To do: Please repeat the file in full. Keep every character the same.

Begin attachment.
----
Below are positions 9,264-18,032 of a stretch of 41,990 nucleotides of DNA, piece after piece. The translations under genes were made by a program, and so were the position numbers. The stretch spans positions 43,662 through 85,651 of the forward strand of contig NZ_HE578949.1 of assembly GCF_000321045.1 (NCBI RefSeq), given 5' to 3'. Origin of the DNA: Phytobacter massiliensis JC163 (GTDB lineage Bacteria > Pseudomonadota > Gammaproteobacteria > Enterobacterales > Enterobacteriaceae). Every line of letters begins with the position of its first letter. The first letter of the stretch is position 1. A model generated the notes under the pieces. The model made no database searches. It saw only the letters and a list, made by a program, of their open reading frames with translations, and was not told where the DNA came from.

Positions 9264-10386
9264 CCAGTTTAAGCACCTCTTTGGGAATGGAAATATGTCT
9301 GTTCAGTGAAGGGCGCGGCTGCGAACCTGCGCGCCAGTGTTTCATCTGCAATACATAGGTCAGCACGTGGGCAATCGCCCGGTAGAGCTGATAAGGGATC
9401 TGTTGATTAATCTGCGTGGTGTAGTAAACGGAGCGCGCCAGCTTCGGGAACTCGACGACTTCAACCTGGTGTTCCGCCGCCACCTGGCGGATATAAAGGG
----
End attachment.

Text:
Below are positions 9,264-18,032 of a stretch of 41,990 nucleotides of DNA, piece after piece. The translations under genes were made by a program, and so were the position numbers. The stretch spans positions 43,662 through 85,651 of the forward strand of contig NZ_HE578949.1 of assembly GCF_000321045.1 (NCBI RefSeq), given 5' to 3'. Origin of the DNA: Phytobacter massiliensis JC163 (GTDB lineage Bacteria > Pseudomonadota > Gammaproteobacteria > Enterobacterales > Enterobacteriaceae). Every line of letters begins with the position of its first letter. The first letter of the stretch is position 1. A model generated the notes under the pieces. The model made no database searches. It saw only the letters and a list, made by a program, of their open reading frames with translations, and was not told where the DNA came from.

Positions 9264-10386
9264 CCAGTTTAAGCACCTCTTTGGGAATGGAAATATGTCT
9301 GTTCAGTGAAGGGCGCGGCTGCGAACCTGCGCGCCAGTGTTTCATCTGCAATACATAGGTCAGCACGTGGGCAATCGCCCGGTAGAGCTGATAAGGGATC
9401 TGTTGATTAATCTGCGTGGTGTAGTAAACGGAGCGCGCCAGCTTCGGGAACTCGACGACTTCAACCTGGTGTTCCGCCGCCACCTGGCGGATATAAAGGG